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    I cannot make sense of these two definitions as they cross reference one another.
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    (Original post by jamesgates1)
    I cannot make sense of these two definitions as they cross reference one another.
    What part exactly are you unsure of? The fact you can define one ampere in terms of charge, and can alternatively define one coulomb in terms of current?

    Obviously the definition of an ampere is slightly more complex in reality, but the above is just using definitions and SI units.
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    The definition of the SI amp is in terms of the SI base units of force and distance (Newton and meter)

    the coulomb is a derived unit from the SI base units for current and time (Amp and second)

    it wouldn't be a very sensible thing if the SI units really had circular definitions for obvious reasons
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    (Original post by jamesgates1)
    I cannot make sense of these two definitions as they cross reference one another.
    The ampere is a base SI unit and is not defined in terms of the coulomb. It's defined in terms of force.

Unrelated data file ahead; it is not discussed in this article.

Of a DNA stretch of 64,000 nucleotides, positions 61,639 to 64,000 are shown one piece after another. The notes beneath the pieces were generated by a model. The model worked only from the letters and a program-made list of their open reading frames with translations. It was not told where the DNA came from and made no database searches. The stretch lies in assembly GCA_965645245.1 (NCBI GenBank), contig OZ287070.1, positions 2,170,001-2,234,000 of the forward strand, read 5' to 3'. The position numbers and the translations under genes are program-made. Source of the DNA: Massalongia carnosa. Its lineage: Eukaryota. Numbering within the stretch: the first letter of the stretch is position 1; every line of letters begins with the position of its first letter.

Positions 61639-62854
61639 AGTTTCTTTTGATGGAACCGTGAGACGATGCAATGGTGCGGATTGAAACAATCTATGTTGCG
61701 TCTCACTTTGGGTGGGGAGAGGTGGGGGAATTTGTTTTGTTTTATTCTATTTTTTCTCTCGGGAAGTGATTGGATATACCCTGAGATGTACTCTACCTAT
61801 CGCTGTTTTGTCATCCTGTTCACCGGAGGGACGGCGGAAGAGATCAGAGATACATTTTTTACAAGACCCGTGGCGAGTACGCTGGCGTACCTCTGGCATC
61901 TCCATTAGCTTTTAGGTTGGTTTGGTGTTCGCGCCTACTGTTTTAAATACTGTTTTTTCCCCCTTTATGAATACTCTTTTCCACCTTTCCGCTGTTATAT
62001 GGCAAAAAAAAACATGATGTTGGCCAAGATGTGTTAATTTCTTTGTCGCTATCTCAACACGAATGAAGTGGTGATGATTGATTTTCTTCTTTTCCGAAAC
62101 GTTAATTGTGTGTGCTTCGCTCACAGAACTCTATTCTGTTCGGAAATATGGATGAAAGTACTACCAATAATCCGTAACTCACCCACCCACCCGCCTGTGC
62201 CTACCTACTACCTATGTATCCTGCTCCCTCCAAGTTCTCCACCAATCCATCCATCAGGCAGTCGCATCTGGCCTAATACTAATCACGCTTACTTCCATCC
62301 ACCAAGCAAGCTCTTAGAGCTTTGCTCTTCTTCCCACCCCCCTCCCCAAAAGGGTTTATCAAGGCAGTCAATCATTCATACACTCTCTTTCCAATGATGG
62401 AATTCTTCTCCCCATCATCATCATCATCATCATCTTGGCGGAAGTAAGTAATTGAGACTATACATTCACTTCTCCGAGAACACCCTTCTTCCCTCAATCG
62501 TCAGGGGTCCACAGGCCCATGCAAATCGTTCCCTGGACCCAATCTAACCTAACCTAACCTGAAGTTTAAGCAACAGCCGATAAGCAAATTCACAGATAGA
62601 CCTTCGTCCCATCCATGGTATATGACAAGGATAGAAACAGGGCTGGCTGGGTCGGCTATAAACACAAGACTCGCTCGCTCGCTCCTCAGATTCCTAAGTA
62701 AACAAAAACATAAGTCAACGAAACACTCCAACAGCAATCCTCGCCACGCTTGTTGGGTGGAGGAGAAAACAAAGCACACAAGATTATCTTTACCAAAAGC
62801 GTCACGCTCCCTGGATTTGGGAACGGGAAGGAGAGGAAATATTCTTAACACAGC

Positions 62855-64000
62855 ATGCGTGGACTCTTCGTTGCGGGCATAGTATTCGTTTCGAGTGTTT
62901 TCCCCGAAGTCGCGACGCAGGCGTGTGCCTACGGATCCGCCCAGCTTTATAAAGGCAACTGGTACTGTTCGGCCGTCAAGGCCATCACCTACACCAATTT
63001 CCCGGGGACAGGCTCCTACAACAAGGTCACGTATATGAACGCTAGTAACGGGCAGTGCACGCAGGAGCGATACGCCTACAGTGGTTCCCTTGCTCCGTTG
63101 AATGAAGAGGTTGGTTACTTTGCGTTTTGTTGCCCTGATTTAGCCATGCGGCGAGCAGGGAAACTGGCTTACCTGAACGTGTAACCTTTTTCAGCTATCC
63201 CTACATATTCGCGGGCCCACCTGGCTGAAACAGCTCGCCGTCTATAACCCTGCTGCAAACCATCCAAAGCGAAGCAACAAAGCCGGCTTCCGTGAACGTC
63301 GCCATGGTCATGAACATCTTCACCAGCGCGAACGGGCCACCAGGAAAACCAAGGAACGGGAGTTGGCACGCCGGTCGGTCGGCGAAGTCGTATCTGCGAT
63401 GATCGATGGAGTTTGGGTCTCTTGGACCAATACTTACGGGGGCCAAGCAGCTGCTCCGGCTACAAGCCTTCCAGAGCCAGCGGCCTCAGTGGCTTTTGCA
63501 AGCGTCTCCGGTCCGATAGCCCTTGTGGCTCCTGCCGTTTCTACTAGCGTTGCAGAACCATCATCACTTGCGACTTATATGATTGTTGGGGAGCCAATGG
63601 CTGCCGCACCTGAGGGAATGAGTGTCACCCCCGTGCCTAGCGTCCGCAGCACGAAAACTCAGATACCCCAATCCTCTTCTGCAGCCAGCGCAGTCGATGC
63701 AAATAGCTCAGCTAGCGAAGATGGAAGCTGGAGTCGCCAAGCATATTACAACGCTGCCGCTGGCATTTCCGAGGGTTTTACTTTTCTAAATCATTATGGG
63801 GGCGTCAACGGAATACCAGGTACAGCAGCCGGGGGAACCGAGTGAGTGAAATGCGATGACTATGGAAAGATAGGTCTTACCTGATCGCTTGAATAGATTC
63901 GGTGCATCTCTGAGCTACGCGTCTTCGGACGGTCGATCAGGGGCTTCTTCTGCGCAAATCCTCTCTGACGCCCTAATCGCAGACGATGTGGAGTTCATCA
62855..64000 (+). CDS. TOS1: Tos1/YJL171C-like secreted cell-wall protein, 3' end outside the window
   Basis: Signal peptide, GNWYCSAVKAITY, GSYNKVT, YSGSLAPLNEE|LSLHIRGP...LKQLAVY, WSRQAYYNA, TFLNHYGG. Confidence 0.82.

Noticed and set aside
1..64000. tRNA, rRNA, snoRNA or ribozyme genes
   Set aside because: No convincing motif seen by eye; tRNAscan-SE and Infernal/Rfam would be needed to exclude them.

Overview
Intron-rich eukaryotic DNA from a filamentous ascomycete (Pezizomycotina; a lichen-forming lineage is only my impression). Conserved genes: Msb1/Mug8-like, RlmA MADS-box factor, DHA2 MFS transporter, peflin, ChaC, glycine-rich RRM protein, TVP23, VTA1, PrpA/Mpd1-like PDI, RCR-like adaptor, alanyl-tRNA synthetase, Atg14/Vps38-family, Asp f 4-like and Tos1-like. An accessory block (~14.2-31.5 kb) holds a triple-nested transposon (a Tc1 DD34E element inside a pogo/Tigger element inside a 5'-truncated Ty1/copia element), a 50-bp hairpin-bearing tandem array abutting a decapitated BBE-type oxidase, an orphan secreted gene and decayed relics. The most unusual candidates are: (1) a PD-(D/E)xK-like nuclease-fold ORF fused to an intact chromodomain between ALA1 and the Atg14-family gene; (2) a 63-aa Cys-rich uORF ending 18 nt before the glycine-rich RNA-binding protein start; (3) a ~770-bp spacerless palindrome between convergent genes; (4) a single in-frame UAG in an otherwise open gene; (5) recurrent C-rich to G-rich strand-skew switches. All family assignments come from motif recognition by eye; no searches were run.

The coulomb (not a base SI unit) is then defined in terms of this current and the time of 1 second. The second is also a base SI unit.
    There is no cross reference in terms of the basic SI definition of the two.
    They are related via time in
    current = charge / time.
    Is this what you mean?
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    Ok, I think I get it. The ampere is first defined in terms of a force and the coulomb is defined from the ampere.
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    (Original post by jamesgates1)
    Ok, I think I get it. The ampere is first defined in terms of a force and the coulomb is defined from the ampere.
    That's it really. It's probably more natural to think of coulomb as a fundamental quantity but historically SI didn't use this because of difficulties in accurately measuring charge. It was easier to define and measure the ampere accurately and then the coulomb followed from that as the amount of charge passing a point in one second when a current of 1 ampere flows.
 
 
 
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